The desire for operating leases emerged in response to the 2008 financial crisis. According to Farrant, operating leases allow clients to retain capital, protecting against swings in residual value and providing flexibility if the client wants a smaller or larger aircraft.

“We often find ourselves partnering with clients to ensure they have [a] full appreciation of their ability to protect capital, reduce residual value risk, manage tax liabilities, and gain aircraft disposition flexibility,” says Farrant. “Establishing a full appreciation of these issues can be the difference between a good and bad experience.”

Wealthy in China: The World’s Second Largest Market {Wealthy in China: The World’s Second Largest Market} – English

Wealthy in China: The World’s Second Largest Market {Wealthy in China: The World’s Second Largest Market} – English
Lujiazui Financial District in Shanghai

During 2019 Wealth-X completed a significant expansion to its dataset on the wealthy in China. We identified nearly 270,000 wealthy Chinese individuals, growing our total dataset by more than 22% and expanding our coverage in China nearly 18-fold.

The Wealth-X Analytics team is able to complement our flagship reports with a more detailed look at wealth in individual countries around the world. We began our country-specific wealth series earlier in this year with a look at the wealthy in Germany. From this significant data expansion, we are now taking a closer look at the wealthy in China, the world’s second largest wealth market behind the United States.

Via unprecedented wealth growth in recent years, China has overtaken Japan to emerge as the second largest wealth market.  The wealthy in China represent an estimated 2 million high net worth (HNW) and almost 27,000 ultra high net worth (UHNW) individuals in 2019 – though the market remains substantially smaller than the US.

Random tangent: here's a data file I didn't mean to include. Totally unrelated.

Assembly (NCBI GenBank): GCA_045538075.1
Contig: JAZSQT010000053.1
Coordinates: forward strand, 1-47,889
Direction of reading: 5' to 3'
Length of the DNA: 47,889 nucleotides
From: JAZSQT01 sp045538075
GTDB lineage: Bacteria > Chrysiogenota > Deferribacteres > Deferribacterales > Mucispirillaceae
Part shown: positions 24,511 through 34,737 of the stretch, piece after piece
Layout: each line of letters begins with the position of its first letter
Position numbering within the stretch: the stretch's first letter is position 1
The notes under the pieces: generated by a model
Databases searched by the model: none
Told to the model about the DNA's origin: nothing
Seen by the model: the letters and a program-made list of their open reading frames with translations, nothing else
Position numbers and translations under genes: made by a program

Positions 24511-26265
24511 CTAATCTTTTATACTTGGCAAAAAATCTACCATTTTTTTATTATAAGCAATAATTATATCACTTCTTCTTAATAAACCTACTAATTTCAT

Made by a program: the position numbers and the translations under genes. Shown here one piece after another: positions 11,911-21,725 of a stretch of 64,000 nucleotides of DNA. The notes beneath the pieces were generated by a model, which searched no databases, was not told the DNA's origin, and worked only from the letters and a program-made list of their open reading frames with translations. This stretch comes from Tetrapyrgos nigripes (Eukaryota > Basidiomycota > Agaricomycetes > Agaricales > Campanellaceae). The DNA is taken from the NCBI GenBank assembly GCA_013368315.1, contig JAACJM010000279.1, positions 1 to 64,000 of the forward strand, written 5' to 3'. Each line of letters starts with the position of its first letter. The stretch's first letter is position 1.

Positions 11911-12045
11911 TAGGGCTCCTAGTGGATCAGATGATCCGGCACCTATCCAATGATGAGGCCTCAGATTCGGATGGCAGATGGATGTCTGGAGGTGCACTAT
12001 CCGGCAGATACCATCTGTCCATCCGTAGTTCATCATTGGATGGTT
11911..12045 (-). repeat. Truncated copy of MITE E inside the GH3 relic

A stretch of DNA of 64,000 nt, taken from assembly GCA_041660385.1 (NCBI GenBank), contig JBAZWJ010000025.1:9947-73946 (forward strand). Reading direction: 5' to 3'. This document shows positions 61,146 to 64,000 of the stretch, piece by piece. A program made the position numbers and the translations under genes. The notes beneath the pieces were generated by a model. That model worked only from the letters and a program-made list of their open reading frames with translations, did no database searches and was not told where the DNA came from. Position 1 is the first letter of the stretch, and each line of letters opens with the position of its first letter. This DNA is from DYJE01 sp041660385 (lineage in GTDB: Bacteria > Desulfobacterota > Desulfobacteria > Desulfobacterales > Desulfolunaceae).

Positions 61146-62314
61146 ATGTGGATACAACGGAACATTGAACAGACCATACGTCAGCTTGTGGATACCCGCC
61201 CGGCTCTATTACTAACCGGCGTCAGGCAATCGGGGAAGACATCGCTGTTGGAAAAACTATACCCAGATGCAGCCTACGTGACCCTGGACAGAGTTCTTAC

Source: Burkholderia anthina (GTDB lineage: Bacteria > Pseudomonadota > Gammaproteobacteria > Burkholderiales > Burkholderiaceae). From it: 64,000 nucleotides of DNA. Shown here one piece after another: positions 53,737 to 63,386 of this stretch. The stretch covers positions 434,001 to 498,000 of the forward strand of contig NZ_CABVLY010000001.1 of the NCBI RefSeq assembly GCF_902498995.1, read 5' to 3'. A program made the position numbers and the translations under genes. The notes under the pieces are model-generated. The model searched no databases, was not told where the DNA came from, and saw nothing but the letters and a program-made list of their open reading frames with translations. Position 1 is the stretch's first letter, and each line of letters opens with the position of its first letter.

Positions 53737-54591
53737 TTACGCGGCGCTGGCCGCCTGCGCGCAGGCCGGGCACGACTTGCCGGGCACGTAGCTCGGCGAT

Demonstrating their vast wealth, at a total of $4.2trn, the ultra wealthy in China maintain a significantly higher combined wealth than the 2 million individuals at the ‘lowest’ wealth tier.


Wealth-X proprietary data assets empower our clients with both a top-down and on-the-ground understanding of the wealthy.

To size and forecast the wealthy population and its combined wealth, Wealth-X Analytics leverages our Wealth and Investable Assets Model. This model produces statistically significant estimates for total private wealth and estimates the size of the population by level of wealth and investable assets for the world, for each of the top 75 economies, and for over 100 of the world’s major cities.

To profile the characteristics of the wealthy, we use our unique and proprietary Wealth-X Database, the world’s largest collection of records on wealthy individuals from around the globe. Each Wealth-X Dossier provides insights into an individual’s financial profile, career history, known associates, affiliations, family background, education, philanthropic endeavors, passions, hobbies, interests and much more.

Wealth-X partners with prestige brands across the financial services, luxury, not-for-profit, and higher-education sectors to fuel strategic decision-making in sales, marketing and compliance.

Download the full report now